Original languageEnglish (US)
Pages (from-to)594-604
Number of pages11
JournalJournal of Virology
Volume89
Issue number1
DOIs
StatePublished - 2015

Fingerprint

Phlebovirus
Orthobunyavirus
Ticks
ticks
Viruses
viruses
eclosion

ASJC Scopus subject areas

  • Immunology
  • Virology

Cite this

Comprehensive molecular detection of tick-borne phleboviruses leads to the retrospective identification of taxonomically unassigned bunyaviruses and the discovery of a novel member of the genus Phlebovirus. / Matsuno, Keita; Weisend, Carla; Kajihara, Masahiro; Matysiak, Colette; Williamson, Brandi N.; Simuunza, Martin; Mweene, Aaron S.; Takada, Ayato; Tesh, Robert B.; Ebihara, Hideki.

In: Journal of Virology, Vol. 89, No. 1, 2015, p. 594-604.

Research output: Contribution to journalArticle

Matsuno, Keita ; Weisend, Carla ; Kajihara, Masahiro ; Matysiak, Colette ; Williamson, Brandi N. ; Simuunza, Martin ; Mweene, Aaron S. ; Takada, Ayato ; Tesh, Robert B. ; Ebihara, Hideki. / Comprehensive molecular detection of tick-borne phleboviruses leads to the retrospective identification of taxonomically unassigned bunyaviruses and the discovery of a novel member of the genus Phlebovirus. In: Journal of Virology. 2015 ; Vol. 89, No. 1. pp. 594-604.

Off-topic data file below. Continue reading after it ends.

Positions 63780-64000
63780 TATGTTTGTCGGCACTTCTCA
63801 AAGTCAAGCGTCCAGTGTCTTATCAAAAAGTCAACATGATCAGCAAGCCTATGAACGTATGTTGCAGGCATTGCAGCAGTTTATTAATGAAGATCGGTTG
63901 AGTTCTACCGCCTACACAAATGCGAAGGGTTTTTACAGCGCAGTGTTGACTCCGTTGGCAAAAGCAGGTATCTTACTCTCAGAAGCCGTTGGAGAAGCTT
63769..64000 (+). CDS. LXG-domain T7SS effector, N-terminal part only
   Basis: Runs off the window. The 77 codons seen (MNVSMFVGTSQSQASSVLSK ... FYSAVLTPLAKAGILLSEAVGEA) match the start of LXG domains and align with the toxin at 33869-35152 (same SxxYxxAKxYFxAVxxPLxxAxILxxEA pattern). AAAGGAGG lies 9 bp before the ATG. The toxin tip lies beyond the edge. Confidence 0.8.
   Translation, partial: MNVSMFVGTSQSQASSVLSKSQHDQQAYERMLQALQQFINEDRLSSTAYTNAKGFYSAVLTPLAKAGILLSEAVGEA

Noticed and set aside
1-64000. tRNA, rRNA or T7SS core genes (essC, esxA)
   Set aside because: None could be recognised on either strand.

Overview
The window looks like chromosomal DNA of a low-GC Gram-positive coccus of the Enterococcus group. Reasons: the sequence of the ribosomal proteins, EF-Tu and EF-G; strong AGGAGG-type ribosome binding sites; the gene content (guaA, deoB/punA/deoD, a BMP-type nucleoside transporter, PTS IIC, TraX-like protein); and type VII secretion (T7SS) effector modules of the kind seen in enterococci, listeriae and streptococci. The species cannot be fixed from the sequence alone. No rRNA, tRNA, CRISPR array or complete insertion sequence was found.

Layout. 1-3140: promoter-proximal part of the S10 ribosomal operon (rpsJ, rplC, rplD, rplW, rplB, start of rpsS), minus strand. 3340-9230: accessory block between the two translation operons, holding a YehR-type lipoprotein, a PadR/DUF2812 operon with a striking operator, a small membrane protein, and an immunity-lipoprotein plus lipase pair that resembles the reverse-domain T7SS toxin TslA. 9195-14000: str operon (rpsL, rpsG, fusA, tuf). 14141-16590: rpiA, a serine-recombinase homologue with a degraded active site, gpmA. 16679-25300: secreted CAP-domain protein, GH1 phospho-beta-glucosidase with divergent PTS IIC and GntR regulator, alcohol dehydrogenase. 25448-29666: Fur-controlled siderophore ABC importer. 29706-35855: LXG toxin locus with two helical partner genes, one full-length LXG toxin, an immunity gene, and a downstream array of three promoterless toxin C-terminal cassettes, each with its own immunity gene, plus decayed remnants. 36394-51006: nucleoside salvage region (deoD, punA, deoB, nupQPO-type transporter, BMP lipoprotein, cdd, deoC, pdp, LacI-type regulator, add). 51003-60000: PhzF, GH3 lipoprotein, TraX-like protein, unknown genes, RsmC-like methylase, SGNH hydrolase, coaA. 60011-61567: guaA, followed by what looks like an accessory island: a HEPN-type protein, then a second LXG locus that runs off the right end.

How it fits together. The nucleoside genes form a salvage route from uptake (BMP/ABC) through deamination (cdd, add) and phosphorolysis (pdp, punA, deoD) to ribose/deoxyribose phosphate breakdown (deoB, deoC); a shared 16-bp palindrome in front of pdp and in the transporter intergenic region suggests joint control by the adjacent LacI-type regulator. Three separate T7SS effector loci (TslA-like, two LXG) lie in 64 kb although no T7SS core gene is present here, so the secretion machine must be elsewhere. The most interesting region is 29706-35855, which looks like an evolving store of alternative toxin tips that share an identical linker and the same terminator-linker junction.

@article{fb6e71f11eed402dbf63a9c9f2755a1c,
title = "Comprehensive molecular detection of tick-borne phleboviruses leads to the retrospective identification of taxonomically unassigned bunyaviruses and the discovery of a novel member of the genus Phlebovirus",